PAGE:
If the Ground Could Talk

Dom Cathedral spire in center
If the ground could talk, what tales would it have to tell us over the 819 years of life in the city of Riga. Our city is celebrating it's "birthday" this weekend, so I know exactly how many years it's been.


This window used to be above ground
The interesting phenomenon about living in a city that is so old is that the ground level that was here in 1201 is now about ten feet below ground. We have seen it explained over and over again.



We ate at a medieval restaurant several months ago that was a former wine cellar. Today the restaurant is what we'd call the basement. We had to walk down several steps to get into the restaurant. We were told that the window which was high up on the wall was originally above ground. Now it isn't a window any longer because it's below the level of the street.


The building is still standing where it originally stood on top of the ground when built, but the ground around it has risen over time with all the building and moving of dirt, so now it's below ground. It's hard to understand how the ground has risen like that, but over hundred of years, that's what happens.

Basement of St. John's Church



The church where we worship is another example. When it was built in the early 1200s, one wall of the church was a city wall. The original city wall now is in the basement of the church. The wall didn't move at all, the city rose up around it so that now the church sits on top of where the city wall existed.


Dom Cathedral 
I think the best example of this is the Riga Dom. This cathedral was also built in the thirteenth century. From Dom Square, the church appears to be at ground level.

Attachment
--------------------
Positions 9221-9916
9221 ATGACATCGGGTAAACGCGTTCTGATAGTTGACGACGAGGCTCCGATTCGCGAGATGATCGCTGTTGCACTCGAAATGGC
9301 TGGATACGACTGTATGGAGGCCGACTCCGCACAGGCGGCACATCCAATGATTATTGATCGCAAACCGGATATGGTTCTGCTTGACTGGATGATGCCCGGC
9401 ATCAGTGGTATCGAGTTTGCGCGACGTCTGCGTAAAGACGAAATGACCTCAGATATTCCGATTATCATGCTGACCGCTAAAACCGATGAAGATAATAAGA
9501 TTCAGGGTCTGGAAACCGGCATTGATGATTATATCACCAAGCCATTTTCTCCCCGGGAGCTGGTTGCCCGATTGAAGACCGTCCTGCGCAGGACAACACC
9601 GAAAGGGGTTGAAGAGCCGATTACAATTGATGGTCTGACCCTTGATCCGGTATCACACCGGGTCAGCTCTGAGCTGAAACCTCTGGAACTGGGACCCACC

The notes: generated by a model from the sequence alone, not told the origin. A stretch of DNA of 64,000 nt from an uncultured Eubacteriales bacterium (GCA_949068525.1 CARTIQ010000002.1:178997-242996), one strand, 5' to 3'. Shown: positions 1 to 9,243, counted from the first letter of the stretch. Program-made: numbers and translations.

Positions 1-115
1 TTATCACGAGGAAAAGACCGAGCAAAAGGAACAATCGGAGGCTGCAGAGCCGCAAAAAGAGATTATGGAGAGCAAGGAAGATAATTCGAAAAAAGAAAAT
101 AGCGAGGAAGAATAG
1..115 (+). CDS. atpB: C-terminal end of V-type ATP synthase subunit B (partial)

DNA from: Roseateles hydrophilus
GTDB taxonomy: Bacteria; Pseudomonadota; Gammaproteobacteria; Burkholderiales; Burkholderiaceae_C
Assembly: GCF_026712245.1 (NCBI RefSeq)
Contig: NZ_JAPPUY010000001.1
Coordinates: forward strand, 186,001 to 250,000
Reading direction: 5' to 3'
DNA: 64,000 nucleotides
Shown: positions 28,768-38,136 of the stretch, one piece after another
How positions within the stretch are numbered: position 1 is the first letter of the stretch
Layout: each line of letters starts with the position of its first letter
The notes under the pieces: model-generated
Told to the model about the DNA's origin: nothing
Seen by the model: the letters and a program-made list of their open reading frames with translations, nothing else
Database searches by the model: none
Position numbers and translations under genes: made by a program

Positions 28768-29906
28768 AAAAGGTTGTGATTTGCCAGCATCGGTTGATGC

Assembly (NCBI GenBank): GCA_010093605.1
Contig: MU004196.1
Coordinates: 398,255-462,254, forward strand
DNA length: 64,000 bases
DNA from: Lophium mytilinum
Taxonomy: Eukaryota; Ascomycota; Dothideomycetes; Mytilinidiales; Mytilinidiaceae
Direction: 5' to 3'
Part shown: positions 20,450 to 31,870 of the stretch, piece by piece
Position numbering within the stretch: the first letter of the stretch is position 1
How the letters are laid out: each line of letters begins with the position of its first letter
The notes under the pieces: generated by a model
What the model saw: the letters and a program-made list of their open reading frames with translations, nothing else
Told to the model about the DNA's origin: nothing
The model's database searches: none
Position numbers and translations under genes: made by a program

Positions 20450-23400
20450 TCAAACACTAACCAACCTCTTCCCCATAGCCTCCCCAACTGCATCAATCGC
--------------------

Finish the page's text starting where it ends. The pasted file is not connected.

Play area for pre-schoolers around the Dom 


But when you approach the huge church, you can see that it actually sits in a bowl. The church even built a maze play area for the pre-schoolers in the confines of the bowl, with a sloping lawn up to the ground level.


Steps up to the ground level
In this case, the original church building wasn't reconstructed to accommodate the rising ground outside, the ground around the church rises up to meet the new level.

The only accommodation for the rising ground outside is the newly constructed narthex area (probably only 100 years old) where people descend from the ground level about ten steps before entering the worship area.

Of course, since the ground can't explain the rising levels, I'll assume things for a bit. Much of the risen ground could be the result of bombed out buildings during the world wars where the rubble was added to the soil and buildings rebuilt on the higher surface. There were many other wars during the eight centuries that added rubble to the ground, also.

It's hard to explain. Of course, over 800 years, just imagine sweeping all the dirt, that your kids bring into the house, out of your door every day. Maybe your house would be ten feet below the surface, also.



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